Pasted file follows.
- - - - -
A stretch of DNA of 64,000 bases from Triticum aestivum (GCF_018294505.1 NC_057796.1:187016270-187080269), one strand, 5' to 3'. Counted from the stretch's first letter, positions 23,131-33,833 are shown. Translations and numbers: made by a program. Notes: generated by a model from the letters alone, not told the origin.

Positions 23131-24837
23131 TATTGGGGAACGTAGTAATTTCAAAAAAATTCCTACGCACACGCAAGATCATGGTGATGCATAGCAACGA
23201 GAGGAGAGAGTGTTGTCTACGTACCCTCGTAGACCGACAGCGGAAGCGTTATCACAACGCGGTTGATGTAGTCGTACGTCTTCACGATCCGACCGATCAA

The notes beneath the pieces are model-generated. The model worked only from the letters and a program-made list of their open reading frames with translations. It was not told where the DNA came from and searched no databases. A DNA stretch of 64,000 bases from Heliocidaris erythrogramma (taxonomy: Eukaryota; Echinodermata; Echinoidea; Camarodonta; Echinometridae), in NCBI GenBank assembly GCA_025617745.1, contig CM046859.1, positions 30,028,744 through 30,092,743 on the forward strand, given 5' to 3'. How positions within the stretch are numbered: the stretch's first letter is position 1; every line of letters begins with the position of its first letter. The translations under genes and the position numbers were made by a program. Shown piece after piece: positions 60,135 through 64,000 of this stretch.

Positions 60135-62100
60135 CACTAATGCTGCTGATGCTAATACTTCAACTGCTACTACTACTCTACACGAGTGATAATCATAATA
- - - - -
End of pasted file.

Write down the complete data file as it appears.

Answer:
A stretch of DNA of 64,000 bases from Triticum aestivum (GCF_018294505.1 NC_057796.1:187016270-187080269), one strand, 5' to 3'. Counted from the stretch's first letter, positions 23,131-33,833 are shown. Translations and numbers: made by a program. Notes: generated by a model from the letters alone, not told the origin.

Positions 23131-24837
23131 TATTGGGGAACGTAGTAATTTCAAAAAAATTCCTACGCACACGCAAGATCATGGTGATGCATAGCAACGA
23201 GAGGAGAGAGTGTTGTCTACGTACCCTCGTAGACCGACAGCGGAAGCGTTATCACAACGCGGTTGATGTAGTCGTACGTCTTCACGATCCGACCGATCAA

The notes beneath the pieces are model-generated. The model worked only from the letters and a program-made list of their open reading frames with translations. It was not told where the DNA came from and searched no databases. A DNA stretch of 64,000 bases from Heliocidaris erythrogramma (taxonomy: Eukaryota; Echinodermata; Echinoidea; Camarodonta; Echinometridae), in NCBI GenBank assembly GCA_025617745.1, contig CM046859.1, positions 30,028,744 through 30,092,743 on the forward strand, given 5' to 3'. How positions within the stretch are numbered: the stretch's first letter is position 1; every line of letters begins with the position of its first letter. The translations under genes and the position numbers were made by a program. Shown piece after piece: positions 60,135 through 64,000 of this stretch.

Positions 60135-62100
60135 CACTAATGCTGCTGATGCTAATACTTCAACTGCTACTACTACTCTACACGAGTGATAATCATAATA